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Optical technique identifies vulnerable plaques in cardiac patients

undergo cardiac catheterization for whom angiograms or other imaging techniques had identified the arterial lesion responsible for their symptoms. Participants either had experienced a recent heart attack or had acute coronary syndrome (ACS), a set of symptoms associated with reduced blood supply to the heart muscle. A third group had stable angina, chest pain that occurs with physical or mental stress, which is not usually related to plaque rupture. Clear OCT images of the suspicious lesions were obtained for 20 heart attack patients, 20 with ACS and 17 with stable angina.

Vulnerable plaques are believed to have three major characteristics a deposit of lipids (fats), a thin cap of fibrous material covering the lipid pool, and infiltration of the immune cells called macrophages. The OCT images showed that the heart attack and ACS patients had more lipid in their plaques and significantly thinner fibrous caps than did the stable angina patients. Overall, vulnerable plaques were identified in 72 percent of the heart attack patients, 50 percent of those with ACS and only 20 percent of stable angina patients.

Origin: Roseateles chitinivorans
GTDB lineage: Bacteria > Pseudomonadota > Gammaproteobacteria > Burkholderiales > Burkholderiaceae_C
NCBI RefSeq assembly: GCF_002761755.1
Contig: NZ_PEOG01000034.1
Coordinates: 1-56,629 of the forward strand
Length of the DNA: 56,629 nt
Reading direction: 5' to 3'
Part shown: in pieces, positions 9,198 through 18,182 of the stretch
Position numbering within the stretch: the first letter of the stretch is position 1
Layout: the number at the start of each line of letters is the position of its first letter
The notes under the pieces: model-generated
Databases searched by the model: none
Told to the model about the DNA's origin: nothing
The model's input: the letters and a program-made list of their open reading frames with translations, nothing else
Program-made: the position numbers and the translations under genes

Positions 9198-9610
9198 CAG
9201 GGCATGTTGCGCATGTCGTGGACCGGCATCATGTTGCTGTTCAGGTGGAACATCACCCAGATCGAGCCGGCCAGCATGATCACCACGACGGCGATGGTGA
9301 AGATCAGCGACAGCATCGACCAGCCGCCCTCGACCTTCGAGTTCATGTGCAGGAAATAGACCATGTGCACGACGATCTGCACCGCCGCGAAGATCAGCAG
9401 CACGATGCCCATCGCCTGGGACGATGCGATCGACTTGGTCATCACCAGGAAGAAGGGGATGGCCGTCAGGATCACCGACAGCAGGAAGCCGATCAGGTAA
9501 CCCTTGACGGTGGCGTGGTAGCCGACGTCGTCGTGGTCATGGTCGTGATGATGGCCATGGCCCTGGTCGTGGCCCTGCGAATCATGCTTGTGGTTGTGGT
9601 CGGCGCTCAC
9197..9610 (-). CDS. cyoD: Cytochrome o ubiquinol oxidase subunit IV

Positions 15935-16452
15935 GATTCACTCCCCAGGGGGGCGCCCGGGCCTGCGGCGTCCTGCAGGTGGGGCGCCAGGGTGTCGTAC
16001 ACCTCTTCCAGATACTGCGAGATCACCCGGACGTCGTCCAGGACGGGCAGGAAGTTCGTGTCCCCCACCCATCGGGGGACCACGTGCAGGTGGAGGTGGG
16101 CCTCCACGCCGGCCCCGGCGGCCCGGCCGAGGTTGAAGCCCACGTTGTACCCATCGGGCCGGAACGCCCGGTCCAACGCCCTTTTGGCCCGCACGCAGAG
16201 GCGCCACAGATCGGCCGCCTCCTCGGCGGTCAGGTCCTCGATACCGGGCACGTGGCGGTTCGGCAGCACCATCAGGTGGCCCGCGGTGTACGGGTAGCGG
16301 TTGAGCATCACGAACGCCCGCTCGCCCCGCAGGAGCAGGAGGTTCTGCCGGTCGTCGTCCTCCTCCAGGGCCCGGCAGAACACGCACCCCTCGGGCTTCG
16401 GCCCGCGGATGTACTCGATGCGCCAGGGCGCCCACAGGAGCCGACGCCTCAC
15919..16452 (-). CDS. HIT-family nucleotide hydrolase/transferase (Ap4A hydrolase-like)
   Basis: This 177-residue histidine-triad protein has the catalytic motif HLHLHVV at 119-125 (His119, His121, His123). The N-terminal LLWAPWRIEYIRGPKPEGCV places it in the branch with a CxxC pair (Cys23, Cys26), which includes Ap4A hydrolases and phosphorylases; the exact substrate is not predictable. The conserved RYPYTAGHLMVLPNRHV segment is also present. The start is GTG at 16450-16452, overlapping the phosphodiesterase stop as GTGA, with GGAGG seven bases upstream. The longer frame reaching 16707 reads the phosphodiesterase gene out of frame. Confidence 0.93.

"This is the first technique that allows us to study the structural changes underlying vulnerable plaques in living patients, and it supports the conclusions of previously reported postmortem studies," says Jang. "We still need to gather more data to confirm these characteristics, and our group will carry out further studies of how plaques develop and rupture. Someday OCT may provide information that will guide treatments to prevent plaque rupture and its disastrous consequences." Jang is an associate professor of Medicine at Harvard Medical School.

Along with the study's senior author Bouma and Tearney, additional co-authors are Briain MacNeill, MD, Masamichi Takano, MD, and Fabian Moselewski, of the MGH Cardiology Division; Nicusor Iftima, PhD, and Milen Shishkov, PhD, of the Wellman Center; Stuart Houser, MD, and Thomas Aretz
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Contact: Sue McGreevey
smcgreevey@partners.org
617-724-2764
Massachusetts General Hospital
25-Mar-2005


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